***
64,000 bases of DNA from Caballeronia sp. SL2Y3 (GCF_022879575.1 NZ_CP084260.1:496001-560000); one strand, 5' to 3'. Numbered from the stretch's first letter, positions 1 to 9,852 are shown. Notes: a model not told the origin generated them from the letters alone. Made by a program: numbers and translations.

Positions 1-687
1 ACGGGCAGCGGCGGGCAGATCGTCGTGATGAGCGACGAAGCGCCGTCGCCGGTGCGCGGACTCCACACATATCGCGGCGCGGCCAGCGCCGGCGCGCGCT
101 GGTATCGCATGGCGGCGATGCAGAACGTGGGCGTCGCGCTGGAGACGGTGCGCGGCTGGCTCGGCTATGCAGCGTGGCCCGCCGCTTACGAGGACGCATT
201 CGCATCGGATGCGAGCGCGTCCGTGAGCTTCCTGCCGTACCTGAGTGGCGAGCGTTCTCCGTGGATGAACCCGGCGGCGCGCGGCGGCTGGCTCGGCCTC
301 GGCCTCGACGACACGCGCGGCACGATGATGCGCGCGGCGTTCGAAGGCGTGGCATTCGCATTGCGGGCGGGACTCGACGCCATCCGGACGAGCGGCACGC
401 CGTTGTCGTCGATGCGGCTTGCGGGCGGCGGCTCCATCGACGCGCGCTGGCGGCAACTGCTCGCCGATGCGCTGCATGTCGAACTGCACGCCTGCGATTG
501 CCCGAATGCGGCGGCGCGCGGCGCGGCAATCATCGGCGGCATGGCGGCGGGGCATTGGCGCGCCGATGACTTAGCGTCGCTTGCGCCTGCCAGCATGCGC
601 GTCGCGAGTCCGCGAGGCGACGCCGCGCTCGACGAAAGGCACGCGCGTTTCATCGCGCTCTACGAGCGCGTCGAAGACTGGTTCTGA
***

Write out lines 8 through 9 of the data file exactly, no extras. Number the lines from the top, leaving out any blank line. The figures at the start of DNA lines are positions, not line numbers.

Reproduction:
501 CCCGAATGCGGCGGCGCGCGGCGCGGCAATCATCGGCGGCATGGCGGCGGGGCATTGGCGCGCCGATGACTTAGCGTCGCTTGCGCCTGCCAGCATGCGC
601 GTCGCGAGTCCGCGAGGCGACGCCGCGCTCGACGAAAGGCACGCGCGTTTCATCGCGCTCTACGAGCGCGTCGAAGACTGGTTCTGA